By Yimou Lee
TAIPEI (Reuters) - Chinese aircraft and warships practised on Saturday for an attack on Taiwan, island officials said, in retaliation for a visit there by U.S. House Speaker Nancy Pelosi that also saw Beijing halt dialogue with the United States in several areas.
Pelosi's brief unannounced visit during the week to the self-ruled island claimed by China infuriated Beijing and has prompted unprecedented military drills that have included ballistic missiles fired over the capital, Taipei.
The Chinese exercises are scheduled to last until midday on Sunday.
On Saturday morning, Taiwan's defence ministry said multiple Chinese ships and planes conducted missions in the Taiwan Strait, with some crossing the median line, an unofficial buffer separating the two sides, movements that Taiwan's military believes were part of a simulation attack on the main Taiwan island.
Taiwan's army broadcast a warning and deployed air reconnaissance patrol forces and ships to monitor while putting shore-based missiles on stand-by.
Taiwan's defence ministry also said it fired flares late on Friday to warn away seven drones flying over its Kinmen islands and unidentified aircraft flying over its Matsu islands. Both island groups lie close to mainland China's southeastern coast.
Pelosi arrived in Taiwan late on Tuesday, the highest-level visit to the island by a U.S. official in decades, despite Chinese warnings, and it has promoted a flurry of retaliation, including sanctions against Pelosi herself.
Shortly after her delegation left Japan on Friday, the final stop of a week-long Asia tour, China announced that it was halting dialogue with the United States in a number of areas including between theatre-level military commanders and on climate change.
China's foreign ministry said it was also suspending exchanges on countering cross-border crime and drug trafficking. The United States called the response "irresponsible".
On Friday, the Eastern Theater Command of China's People's Liberation Army said it conducted air and sea drills to the north, southwest and east of Taiwan to test is forces' "joint combat capabilities".
U.S. Secretary of State Antony Blinken said Washington had repeatedly made clear to Beijing it did not seek a crisis over Pelosi's visit to Taiwan.
"There is no justification for this extreme, disproportionate and escalatory military response," he told a news conference on the sidelines of regional meetings in Cambodia.
"Now, they've taken dangerous acts to a new level."
Blinken emphasised that the United States would not take action to provoke a crisis but it would support allies and conduct standard air and maritime transit through the Taiwan Strait.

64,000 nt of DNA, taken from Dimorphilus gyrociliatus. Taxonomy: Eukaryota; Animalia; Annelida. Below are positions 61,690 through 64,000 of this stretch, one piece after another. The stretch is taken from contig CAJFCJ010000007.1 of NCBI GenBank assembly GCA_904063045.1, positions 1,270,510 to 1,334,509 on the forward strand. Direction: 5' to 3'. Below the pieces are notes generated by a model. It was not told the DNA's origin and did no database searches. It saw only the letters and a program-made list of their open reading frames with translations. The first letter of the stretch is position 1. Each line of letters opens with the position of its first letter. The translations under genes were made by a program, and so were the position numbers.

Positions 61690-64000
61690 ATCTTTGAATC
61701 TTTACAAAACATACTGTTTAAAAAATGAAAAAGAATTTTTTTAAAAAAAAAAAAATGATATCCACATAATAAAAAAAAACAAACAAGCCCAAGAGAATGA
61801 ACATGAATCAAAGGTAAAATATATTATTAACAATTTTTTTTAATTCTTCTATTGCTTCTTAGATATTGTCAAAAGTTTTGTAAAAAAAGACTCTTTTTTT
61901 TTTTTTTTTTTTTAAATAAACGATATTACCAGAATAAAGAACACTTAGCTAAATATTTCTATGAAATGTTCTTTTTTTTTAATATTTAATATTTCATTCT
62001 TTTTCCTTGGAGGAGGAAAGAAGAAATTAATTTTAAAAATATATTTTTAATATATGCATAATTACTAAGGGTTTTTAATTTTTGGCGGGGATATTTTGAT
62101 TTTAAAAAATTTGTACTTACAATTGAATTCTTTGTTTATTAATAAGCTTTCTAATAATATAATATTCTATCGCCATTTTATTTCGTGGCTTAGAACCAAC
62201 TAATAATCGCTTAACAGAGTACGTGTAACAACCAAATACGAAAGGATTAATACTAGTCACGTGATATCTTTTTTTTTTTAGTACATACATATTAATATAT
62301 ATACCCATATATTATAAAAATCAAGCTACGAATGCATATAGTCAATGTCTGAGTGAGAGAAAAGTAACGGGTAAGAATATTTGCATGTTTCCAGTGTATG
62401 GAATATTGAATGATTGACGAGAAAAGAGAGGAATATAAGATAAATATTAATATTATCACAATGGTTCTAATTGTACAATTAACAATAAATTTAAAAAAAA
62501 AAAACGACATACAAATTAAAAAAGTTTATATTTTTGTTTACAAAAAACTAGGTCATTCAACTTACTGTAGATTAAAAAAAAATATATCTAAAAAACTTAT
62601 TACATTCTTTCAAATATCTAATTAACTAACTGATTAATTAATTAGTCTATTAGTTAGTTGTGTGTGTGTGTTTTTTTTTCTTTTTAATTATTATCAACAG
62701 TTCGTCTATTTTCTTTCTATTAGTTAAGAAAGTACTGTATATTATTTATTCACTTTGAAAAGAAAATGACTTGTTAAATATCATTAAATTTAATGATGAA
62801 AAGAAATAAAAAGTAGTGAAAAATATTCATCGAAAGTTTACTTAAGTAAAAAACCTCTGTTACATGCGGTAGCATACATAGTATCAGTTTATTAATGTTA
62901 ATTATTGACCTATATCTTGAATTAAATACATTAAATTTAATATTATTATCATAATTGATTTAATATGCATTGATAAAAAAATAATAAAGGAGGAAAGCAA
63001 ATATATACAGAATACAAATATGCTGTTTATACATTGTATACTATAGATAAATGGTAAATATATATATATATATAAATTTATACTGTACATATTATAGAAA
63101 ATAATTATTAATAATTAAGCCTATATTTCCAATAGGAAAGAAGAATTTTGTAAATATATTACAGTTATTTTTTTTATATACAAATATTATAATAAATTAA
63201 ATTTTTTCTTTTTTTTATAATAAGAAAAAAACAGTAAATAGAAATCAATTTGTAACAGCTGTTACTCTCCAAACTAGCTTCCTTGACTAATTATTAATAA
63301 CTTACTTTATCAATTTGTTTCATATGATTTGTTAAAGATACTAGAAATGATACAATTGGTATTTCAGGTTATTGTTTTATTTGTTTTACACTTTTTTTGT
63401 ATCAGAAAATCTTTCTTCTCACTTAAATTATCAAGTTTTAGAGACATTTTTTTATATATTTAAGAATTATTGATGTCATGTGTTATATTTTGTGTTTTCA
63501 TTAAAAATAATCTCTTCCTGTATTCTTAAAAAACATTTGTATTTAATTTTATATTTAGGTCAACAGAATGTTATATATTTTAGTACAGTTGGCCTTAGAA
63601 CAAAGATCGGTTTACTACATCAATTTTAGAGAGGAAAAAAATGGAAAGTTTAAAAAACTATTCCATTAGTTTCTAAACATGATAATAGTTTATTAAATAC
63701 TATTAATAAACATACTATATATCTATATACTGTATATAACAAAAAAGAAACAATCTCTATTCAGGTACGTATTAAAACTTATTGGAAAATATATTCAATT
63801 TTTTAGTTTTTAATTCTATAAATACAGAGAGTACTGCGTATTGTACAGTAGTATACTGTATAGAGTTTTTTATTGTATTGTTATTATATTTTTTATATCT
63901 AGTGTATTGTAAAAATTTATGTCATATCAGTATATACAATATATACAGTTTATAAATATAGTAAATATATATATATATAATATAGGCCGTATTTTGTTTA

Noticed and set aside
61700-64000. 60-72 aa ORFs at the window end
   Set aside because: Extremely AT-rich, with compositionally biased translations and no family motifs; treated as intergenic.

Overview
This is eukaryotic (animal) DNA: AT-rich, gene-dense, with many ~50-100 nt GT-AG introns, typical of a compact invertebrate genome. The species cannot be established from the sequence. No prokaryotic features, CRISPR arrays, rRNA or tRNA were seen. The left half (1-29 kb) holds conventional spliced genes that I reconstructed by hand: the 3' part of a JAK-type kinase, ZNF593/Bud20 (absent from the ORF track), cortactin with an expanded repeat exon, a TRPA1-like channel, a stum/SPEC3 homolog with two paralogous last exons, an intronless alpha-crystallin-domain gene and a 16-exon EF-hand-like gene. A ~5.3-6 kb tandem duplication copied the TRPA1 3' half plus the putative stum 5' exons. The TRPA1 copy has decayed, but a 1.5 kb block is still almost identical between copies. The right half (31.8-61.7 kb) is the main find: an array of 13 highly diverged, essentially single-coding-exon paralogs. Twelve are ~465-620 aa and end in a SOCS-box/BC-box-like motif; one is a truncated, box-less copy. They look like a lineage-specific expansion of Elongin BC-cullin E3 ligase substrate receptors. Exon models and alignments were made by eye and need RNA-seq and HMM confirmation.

"We will fly, sail and operate wherever international law allows," he said.
A U.S. official, speaking on condition of anonymity, said Chinese officials had not responded to calls made by senior Pentagon officials this week but that was seen as a show of displeasure over Pelosi's trip rather than the severing of the channel between senior defence officials including U.S. Defense Secretary Lloyd Austin.
Chinese foreign minister Wang Yi told a media briefing on Friday: "I heard that U.S. Secretary of State Blinken held his news conference and spread some misinformation and was not speaking truthfully."
"We wish to issue a warning to the United States: Do not act rashly, do not create a greater crisis," Wang said.
Jing Quan, a senior Chinese Embassy official in Washington, echoed that, telling a briefing: "The only way out of this crisis is that the U.S. side must take measures immediately to rectify its mistakes and eliminate the grave impact of Pelosi's visit."
White House national security spokesperson John Kirby countered that China's suspension of some communication channels was "fundamentally irresponsible".
"There's nothing here for the United States to rectify. The Chinese can go a long way to taking the tensions down simply by stopping these provocative military exercises and ending the rhetoric," Kirby told reporters.
China has not mentioned a suspension of military talks at the senior-most levels, such as with Austin and Chairman of the Joint Chiefs of Staff General Mark Milley. While those talks have been infrequent, officials have said they are important to have in the case of an emergency.
Kirby said it was not atypical for China to shut down military talks at times of tension but "not all channels" between military leaders had been cut.
The severing of communication links risks an accidental escalation of tension, according to security analysts, diplomats and U.S. officials.
"Part of this overreaction has been strictly limiting its defence engagements when any responsible state would recognise that we need them now the most," said acting Pentagon spokesman Todd Breasseale.
Speaking in Japan after meeting Prime Minister Fumio Kishida, Pelosi said her Asia trip was "not about changing the status quo in Taiwan or the region".
Japan's defence ministry reported that as many as four missiles flew over Taiwan's capital, which is unprecedented. It also said that five of nine missiles fired toward its territory landed in its exclusive economic zone, also a first, prompting a diplomatic protest.
Taiwan has been self-ruled since 1949, when Mao Zedong's communists took power in Beijing after defeating Chiang Kai-shek's Kuomintang nationalists in a civil war, prompting their retreat to the island.
Beijing says its relations with Taiwan are an internal matter and that it reserves the right to bring the island under Chinese control, by force if necessary. Taiwan rejects China's claims saying only Taiwan's people can decide their future.
(Reporting by Yimou Lee in Taipei, Writing by Tony Munroe; Editing by Robert Birsel)